Episode 27: With Julie Garland McLellan on hurdles of risk management at a Board Level

Julie Garland McLellan

As the title suggests, this podcast is all about unearthing a new perspective on risk.

My guests are experts in their fields where they impact risk either directly or indirectly. My interviews aim to lift the lid on risk and rip it apart to give you a whole new perspective on it.

My name’s Lisa Sisson and I am founder of risk consultancy, Unearth. I’m also becoming known somewhat as a “Risk Rebel”.

At Unearth we believe that risk starts and ends with people. Equally, we believe that opportunity starts and ends with people. So if you’re not looking at risk with, through and by your people, then you are not only leaving your organisation exposed to risk, you are also not opening up the opportunities that a people-centred risk strategy will deliver.

Have you ever wondered what it must be like to be a member of a Board, having accountability for a business entity but without the day-to-day management, influence, and control?

In this episode, I am joined by Julie Garland McLellan, who is a CEO, advisor to Boards and Directors, and the author of the ‘The Director Dilemma’ newsletter which is read in 33 countries.

Julie and I talk on some of the hurdles that so many Board members face in relation to risk management. So, this is a conversation you definitely don’t want to miss.

Julie has a fascinating background, as she is one of very few women to have commenced a board career with a single not-for-profit organisation and built it to a portfolio of boards including chairing an ASX listed company. Julie has chaired boards and committees and is respected for her practical experience.

Julie is a frequent speaker at conferences and is also a prized reference for journalists and has featured in ABC News’ Nightly Business Report, The Business Programme, The Australian Financial Review, The Financial Times (Britain), Company Director Journal, Keeping Good Companies, and other quality publications.

With more than 20 years’ experience delivering education programs for the Australian Institute of Company Directors, Julie has written more than 14 courses for that institute. She has also developed and delivered director education for the National Association of Corporate Directors (NACD), Director Institute, Governance Institute of Australia, College of Laws, University of Sydney, CPA Australia, The Taiwan Corporate Governance Association, The Oman Centre for Corporate Governance and Sustainability, and Better Boards Ltd.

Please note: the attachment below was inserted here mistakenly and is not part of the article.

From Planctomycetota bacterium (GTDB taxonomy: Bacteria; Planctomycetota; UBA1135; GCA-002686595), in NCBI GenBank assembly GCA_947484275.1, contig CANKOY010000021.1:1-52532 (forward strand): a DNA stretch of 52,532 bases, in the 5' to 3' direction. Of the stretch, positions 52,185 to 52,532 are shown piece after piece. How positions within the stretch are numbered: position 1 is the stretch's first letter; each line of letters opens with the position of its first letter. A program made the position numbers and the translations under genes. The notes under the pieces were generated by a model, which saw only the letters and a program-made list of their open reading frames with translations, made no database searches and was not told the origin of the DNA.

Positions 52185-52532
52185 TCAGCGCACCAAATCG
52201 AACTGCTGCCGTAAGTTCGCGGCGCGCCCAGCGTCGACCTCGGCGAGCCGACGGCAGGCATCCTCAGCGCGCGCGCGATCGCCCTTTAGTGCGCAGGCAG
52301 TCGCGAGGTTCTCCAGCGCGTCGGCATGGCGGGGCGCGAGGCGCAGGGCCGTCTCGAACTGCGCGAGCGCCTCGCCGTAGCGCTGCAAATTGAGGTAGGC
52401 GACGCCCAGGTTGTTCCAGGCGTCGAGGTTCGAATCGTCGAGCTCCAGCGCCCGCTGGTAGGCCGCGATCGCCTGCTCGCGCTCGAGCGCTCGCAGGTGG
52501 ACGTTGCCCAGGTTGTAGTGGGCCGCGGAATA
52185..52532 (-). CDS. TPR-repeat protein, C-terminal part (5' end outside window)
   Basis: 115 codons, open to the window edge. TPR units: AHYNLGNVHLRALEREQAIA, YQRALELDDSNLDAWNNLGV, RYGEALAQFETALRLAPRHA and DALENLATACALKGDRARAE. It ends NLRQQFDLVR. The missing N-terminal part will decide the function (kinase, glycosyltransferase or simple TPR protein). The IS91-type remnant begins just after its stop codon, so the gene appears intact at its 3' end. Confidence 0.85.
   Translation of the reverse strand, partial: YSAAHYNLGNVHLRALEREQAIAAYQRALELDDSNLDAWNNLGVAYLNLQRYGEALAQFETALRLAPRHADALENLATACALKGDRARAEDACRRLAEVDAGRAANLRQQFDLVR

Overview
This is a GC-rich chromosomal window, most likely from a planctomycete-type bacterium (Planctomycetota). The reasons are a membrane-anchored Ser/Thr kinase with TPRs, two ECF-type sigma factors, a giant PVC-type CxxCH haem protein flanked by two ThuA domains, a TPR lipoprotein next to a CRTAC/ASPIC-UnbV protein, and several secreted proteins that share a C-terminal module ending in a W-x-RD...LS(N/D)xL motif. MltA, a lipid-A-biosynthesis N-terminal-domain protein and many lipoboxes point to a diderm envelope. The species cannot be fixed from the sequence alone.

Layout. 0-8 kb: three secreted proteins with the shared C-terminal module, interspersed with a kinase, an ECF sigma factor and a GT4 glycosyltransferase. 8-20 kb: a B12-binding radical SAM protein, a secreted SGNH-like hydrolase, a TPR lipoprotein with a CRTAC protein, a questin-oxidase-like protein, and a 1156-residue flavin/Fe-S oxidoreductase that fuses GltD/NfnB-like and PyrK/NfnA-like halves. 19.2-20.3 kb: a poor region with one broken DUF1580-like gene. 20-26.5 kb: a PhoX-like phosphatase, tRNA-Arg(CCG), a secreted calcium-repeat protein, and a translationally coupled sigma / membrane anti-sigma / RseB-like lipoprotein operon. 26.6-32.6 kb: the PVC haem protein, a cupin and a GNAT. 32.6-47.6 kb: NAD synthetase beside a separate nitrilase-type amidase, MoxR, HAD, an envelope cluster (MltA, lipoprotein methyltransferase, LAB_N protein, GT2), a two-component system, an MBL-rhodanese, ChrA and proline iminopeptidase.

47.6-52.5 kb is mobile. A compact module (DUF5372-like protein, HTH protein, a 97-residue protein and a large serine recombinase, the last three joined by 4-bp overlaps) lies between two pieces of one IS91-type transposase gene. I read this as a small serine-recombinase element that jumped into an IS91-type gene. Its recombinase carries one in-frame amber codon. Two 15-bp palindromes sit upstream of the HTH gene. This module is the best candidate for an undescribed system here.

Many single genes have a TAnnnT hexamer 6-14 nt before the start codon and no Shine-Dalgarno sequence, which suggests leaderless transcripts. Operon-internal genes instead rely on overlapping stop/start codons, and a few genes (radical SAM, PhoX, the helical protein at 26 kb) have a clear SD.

In addition to her work developing director education Julie has continued to research and study directorship and most recently completed a course at Wharton Business School at the University of Pennsylvania. Julie is the author of several reference books for company directors including two that have been translated into Mandarin and are the global best sellers in their topic category.

Importantly, Julie is a qualified board reviewer and has conducted numerous reviews of boards, committees, and individual chairs and directors over the past 17 years. She has also won numerous awards including (twice) the Australian Institute of Company Directors Faculty award for contribution and excellence in governance education, the CPA President’s Award for Service and Excellence in Governance, The I E Business School Epic Award for Women Inspiring Women, and the Australian Business Award for Specialised Services in Board Advisory and Governance.

So, with all our collected experience, it was an opportunity for Julie and myself to have a candid discussion around risk and opportunity at a Board and Senior Executive level. Some of the points we covered include:

  • Delegation of risk management
  • The dangers of a ‘tick box’ approach to risk management
  • When best intentions impede the abilities of your people
  • Importance of a close relationship between Board and CEO
  • The elephant in the room – Disengagement is not only about performance… it is about risk management
  • Evidence of absence verses absence of evidence
  • Board setting priorities to help with direction and motivation
  • The need to separate development and performance discussions
  • Importance of cross-training and internal training to support skills shortage, including examples of Australian Brands doing this well and not doing this well

If you have any questions, you would like Julie and I to discuss in our next discussion, then reach out and let us know what they are.

Connect with Julie Garland McLellan

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